"Crash" by J.G. Ballard (1973)
"Without thinking, I visualized a series of imaginary pictures I might take of her: in various sexual acts, her legs supported by complex sections of machine tools, pulleys and trestles; with her physical education instructor, coaxing this conventional young man into the new parameters of her body, developing a sexual expertise that would be an exact analogue of the other skills created by the multiplying technologies of the twentieth century."
J.G. Ballard was an English novelist who passed away in 2009. He began his writing career as an author of science fiction, and later moved into the "serious literature" category with "Crash," "Empire of the Sun," and other novels. This novel, "Crash," inspired a movie of the same name by director David Cronenberg, and "Empire of the Sun" was given a cinematic treatment by none other than Steven Spielberg.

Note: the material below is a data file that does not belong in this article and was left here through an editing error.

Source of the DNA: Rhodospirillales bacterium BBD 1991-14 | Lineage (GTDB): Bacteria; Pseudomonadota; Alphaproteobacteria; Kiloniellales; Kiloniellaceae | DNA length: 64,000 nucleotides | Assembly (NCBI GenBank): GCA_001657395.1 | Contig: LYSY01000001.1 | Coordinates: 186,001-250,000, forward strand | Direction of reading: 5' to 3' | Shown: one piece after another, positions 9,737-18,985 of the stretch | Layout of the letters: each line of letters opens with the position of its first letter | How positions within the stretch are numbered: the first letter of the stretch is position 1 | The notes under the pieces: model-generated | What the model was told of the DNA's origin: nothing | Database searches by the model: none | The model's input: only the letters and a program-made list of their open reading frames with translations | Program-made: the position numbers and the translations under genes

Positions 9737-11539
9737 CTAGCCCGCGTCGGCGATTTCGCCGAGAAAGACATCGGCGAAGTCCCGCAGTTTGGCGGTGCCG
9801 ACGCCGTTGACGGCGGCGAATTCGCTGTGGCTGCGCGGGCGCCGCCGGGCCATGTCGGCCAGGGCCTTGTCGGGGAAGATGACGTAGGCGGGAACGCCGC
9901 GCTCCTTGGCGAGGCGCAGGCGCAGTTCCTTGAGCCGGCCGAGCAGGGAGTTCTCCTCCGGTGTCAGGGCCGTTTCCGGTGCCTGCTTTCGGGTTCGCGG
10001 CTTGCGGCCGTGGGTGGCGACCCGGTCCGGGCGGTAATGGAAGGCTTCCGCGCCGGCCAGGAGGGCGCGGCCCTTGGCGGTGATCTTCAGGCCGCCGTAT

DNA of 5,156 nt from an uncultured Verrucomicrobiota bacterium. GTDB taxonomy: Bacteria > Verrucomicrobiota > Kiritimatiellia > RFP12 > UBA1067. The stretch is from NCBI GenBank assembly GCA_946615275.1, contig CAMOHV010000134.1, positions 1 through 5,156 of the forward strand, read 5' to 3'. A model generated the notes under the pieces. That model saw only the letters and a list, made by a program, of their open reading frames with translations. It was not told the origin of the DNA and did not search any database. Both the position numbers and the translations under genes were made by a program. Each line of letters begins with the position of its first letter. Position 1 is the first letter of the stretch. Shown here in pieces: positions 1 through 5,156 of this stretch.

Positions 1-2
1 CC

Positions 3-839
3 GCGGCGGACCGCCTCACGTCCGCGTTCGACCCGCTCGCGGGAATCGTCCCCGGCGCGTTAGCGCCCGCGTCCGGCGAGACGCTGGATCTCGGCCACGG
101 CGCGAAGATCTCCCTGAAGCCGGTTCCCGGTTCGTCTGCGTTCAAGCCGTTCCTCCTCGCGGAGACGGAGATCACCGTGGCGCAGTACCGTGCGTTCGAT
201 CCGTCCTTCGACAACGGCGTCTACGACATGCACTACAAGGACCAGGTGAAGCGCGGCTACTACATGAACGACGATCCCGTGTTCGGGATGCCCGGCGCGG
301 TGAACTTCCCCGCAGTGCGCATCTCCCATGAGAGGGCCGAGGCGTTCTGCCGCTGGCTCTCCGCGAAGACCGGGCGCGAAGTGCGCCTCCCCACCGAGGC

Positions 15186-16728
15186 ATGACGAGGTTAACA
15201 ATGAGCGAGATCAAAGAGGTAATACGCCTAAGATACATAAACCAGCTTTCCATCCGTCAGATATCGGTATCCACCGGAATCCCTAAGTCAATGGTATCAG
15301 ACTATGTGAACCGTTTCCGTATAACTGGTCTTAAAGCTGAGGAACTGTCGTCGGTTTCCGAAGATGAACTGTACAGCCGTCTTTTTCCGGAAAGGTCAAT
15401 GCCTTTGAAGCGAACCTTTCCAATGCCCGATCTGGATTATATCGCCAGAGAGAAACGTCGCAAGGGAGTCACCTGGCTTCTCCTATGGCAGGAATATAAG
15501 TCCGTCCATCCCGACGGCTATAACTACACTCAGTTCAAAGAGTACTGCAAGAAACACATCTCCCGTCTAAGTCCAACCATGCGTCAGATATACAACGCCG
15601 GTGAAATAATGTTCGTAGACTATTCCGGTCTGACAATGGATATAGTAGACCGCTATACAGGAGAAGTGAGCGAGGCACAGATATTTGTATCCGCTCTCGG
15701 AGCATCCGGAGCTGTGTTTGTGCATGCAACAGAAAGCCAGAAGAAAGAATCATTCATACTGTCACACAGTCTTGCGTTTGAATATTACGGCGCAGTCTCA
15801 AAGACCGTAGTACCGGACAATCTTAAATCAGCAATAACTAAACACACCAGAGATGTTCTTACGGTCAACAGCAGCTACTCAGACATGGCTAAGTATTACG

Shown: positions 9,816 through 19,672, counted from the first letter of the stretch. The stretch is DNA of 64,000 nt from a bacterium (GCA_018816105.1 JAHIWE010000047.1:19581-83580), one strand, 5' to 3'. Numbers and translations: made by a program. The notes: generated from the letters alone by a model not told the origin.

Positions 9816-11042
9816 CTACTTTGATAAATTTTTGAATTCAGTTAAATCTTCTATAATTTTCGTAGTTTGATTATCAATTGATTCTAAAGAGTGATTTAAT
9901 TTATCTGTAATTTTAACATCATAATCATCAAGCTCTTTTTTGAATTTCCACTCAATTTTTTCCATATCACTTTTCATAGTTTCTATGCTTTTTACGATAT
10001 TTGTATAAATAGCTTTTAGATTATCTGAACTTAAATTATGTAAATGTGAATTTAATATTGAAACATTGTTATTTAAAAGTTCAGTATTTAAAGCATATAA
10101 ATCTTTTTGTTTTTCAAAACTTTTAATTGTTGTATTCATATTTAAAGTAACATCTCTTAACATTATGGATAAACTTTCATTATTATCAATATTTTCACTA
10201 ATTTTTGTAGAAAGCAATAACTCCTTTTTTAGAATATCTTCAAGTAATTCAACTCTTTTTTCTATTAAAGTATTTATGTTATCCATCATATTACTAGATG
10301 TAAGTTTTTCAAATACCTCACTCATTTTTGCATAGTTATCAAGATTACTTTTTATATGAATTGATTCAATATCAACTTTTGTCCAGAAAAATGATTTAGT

In "Crash," the author develops a sexual fixation on automobiles following a traffic accident. In so doing he crosses paths with the enigmatic Vaughan, a man attempting to engineer the death of Elizabeth Taylor. All of the characters in this novel are extremely promiscuous, obsessed with sex, and completely amoral.
As transgressive fiction goes, this novel is extremely well written, and never grows dull. It can, however, be a little nauseating at times. The author spares no end of detail with regard to his sexual liaisons, the car crashes he views, and the various bodily fluids they elicit, and "Crash" at times resembles a cross between a medical textbook and and an automobile owner's manual. It's a good book, but reading it requires a strong stomach.
Anyone who enjoyed "American Psycho" or "White Noise" will find a lot to like in this short novel. It says a lot about our relationship with technology, and despite being 41 years old it still feels like it could have been written yesterday.